Abstract Background The rate of second stage caesarean section (CS) is rising with associated increases in maternal and neonatal morbidity, which may be related to impaction of the fetal head in the maternal pelvis. In the last 10 years, two devices have been developed to aid disimpaction and reduce these risks: the Fetal Pillow (FP) and the Tydeman Tube (TT). The aim of this study was to determine the distance of upward fetal head elevation achieved on a simulator for second stage CS using these two devices, compared to the established technique of per vaginum digital disimpaction by an assistant. Methods We measured elevation of the fetal head achieved with the two devices (TT and FP), compared to digital elevation, on a second stage Caesearean simulator (Desperate Debra ™ set at three levels of severity. Elevation was measured by both a single operator experienced with use of the TT and FP and also multiple assistants with no previous experience of using either device. All measurements were blinded Results The trained user achieved greater elevation of the fetal head at both moderate and high levels of severity with the TT (moderate: 30mm vs 12.5mm p<0.001; most severe: 25mm vs 10mm p<0.001) compared to digital elevation. The FP provided comparable elevation to digital at both settings (moderate: 10 vs 12.5mm p=0.149; severe 10 vs 10mm p=0.44). With untrained users, elevation was also significantly greater with the TT compared to digital elevation (20mm vs 10mm p<0.01). However digital disimpaction was significantly greater than the FP (10mm vs 0mm p<0.0001). Conclusion On a simulator, with trained operators, the TT provided greater fetal head elevation than digital elevation and the FP. The FP achieved similar elevation to the digital technique, especially when the user was trained in the procedure.

2022 ◽  
Vol 22 (1) ◽  
Stuti Bahl ◽  
Neeta Dhabhai ◽  
Sunita Taneja ◽  
Pratima Mittal ◽  
Rupali Dewan ◽  

Abstract Background The burden of gestational diabetes mellitus (GDM) appears to be increasing in India and may be related to the double burden of malnutrition. The population-based incidence and risk factors of GDM, particularly in lower socio-economic populations, are not known. We conducted analyses on data from a population-based cohort of pregnant women in South Delhi, India, to determine the incidence of GDM, its risk factors and association with adverse pregnancy outcomes (stillbirth, preterm birth, large for gestational age babies) and need for caesarean section. Methods We analyzed data from the intervention group of the Women and Infants Integrated Interventions for Growth Study (WINGS), an individually randomized factorial design trial. An oral glucose tolerance test (OGTT) was performed at the time of confirmation of pregnancy, and for those who had a normal test (≤140 mg), it was repeated at 24–28 and at 34–36 weeks. Logistic regression was performed to ascertain risk factors associated with GDM. Risk ratios (RR) were calculated to find association between GDM and adverse pregnancy outcomes and need for caesarean section. Results 19.2% (95% CI: 17.6 to 20.9) pregnant women who had at least one OGTT were diagnosed to have GDM. Women who had prediabetes at the time of confirmation of pregnancy had a significantly higher risk of developing GDM (RR 2.08, 95%CI 1.45 to 2.97). Other risk factors independently associated with GDM were woman’s age (adjusted OR (AOR) 1.10, 95% CI 1.06 to 1.15) and BMI (AOR 1.04, 95% CI 1.01 to 1.07). Higher maternal height was found to be protective factor for GDM (AOR 0.98, 95% CI 0.96 to 1.00). Women with GDM, received appropriate treatment did not have an increase in adverse outcomes and no increased need for caesarean section Conclusions A substantial proportion of pregnant women from a low to mid socio-economic population in Delhi had GDM, with older age, higher BMI and pre-diabetes as important risk factors. These findings highlight the need for interventions for prevention and provision of appropriate management of GDM in antenatal programmes. Clinical trial registration Clinical Trial Registry – India, #CTRI/2017/06/008908 (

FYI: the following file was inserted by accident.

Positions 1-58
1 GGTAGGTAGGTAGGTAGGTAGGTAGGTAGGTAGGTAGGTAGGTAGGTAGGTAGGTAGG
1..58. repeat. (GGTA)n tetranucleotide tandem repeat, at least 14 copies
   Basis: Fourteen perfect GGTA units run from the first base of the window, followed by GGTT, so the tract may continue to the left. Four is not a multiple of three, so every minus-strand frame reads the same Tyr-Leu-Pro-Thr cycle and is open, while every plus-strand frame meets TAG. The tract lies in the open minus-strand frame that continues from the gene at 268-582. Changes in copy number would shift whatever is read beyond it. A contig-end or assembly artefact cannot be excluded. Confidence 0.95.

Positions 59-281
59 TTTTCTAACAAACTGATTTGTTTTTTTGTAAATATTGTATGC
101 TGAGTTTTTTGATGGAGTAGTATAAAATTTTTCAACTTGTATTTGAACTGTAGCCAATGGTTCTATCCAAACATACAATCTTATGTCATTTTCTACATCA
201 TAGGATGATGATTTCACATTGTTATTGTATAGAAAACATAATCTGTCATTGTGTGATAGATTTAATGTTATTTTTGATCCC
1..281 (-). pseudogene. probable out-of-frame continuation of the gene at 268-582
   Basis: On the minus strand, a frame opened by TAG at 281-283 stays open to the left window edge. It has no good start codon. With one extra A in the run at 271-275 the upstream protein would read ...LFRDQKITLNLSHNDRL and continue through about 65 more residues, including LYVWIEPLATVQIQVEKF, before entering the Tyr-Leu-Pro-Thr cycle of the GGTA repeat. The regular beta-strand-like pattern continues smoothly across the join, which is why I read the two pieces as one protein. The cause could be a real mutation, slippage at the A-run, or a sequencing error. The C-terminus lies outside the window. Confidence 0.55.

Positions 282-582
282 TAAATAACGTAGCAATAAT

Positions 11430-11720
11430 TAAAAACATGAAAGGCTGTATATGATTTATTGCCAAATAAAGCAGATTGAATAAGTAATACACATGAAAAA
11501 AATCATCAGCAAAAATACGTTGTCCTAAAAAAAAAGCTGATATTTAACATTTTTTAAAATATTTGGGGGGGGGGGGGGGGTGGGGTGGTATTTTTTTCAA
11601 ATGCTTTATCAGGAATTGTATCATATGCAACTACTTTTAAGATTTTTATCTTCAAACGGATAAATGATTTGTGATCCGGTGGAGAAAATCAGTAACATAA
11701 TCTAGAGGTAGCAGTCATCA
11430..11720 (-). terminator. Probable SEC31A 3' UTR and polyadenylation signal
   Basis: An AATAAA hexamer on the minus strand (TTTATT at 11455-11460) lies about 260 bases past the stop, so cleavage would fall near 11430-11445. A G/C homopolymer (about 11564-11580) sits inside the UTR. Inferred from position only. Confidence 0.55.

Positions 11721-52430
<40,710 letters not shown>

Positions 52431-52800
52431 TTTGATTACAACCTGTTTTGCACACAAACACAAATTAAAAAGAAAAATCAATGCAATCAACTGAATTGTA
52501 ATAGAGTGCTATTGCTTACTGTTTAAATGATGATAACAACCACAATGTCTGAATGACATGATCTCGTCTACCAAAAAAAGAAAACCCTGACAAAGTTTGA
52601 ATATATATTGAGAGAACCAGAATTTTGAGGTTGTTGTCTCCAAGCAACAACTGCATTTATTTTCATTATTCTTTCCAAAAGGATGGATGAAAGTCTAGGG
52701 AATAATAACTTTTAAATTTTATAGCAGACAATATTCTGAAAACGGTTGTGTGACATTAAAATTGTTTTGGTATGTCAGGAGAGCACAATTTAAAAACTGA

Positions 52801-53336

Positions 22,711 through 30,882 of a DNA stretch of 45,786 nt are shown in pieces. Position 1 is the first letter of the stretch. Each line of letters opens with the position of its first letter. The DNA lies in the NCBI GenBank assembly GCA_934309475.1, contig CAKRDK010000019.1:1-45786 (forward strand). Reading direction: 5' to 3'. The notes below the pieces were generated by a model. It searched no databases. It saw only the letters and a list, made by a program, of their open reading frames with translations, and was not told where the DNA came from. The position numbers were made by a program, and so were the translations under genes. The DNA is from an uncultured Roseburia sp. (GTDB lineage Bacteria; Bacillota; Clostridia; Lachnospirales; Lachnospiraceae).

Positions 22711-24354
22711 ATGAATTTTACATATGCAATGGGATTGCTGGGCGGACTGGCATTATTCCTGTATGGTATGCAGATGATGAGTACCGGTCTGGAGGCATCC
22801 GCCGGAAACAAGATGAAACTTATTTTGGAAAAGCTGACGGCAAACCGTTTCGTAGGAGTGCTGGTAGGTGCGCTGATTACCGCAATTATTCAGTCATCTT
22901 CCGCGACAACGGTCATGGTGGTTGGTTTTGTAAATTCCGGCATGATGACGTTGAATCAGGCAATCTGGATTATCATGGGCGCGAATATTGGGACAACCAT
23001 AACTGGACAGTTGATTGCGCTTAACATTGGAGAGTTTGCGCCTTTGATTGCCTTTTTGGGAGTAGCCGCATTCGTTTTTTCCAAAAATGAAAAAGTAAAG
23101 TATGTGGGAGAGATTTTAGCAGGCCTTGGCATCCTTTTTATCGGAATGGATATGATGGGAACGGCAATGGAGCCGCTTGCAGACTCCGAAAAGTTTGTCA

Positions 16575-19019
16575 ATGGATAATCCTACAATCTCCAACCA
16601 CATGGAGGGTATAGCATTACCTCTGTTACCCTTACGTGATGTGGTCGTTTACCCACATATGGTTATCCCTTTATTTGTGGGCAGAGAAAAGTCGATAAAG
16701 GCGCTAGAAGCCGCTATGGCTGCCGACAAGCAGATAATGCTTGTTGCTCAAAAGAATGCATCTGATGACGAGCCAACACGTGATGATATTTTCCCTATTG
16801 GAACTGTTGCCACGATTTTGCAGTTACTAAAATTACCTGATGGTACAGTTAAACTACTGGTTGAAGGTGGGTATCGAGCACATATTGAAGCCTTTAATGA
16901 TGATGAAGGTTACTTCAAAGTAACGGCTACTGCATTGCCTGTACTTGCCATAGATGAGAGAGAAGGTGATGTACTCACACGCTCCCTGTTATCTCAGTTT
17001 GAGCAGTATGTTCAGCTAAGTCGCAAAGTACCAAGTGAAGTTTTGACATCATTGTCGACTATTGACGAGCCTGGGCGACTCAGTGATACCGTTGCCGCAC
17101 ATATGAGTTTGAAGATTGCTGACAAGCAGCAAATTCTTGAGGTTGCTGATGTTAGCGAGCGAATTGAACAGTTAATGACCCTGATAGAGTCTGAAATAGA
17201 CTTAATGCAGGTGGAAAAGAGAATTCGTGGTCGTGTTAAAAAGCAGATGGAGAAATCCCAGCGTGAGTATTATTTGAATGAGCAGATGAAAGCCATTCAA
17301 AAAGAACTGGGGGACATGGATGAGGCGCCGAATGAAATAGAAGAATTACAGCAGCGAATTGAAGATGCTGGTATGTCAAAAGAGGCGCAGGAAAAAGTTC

Medicina ◽  
2022 ◽  
Vol 58 (1) ◽  
pp. 123
Viorel Dragos Radu ◽  
Anda Ioana Pristavu ◽  
Angela Vinturache ◽  
Pavel Onofrei ◽  
Demetra Gabriela Socolov ◽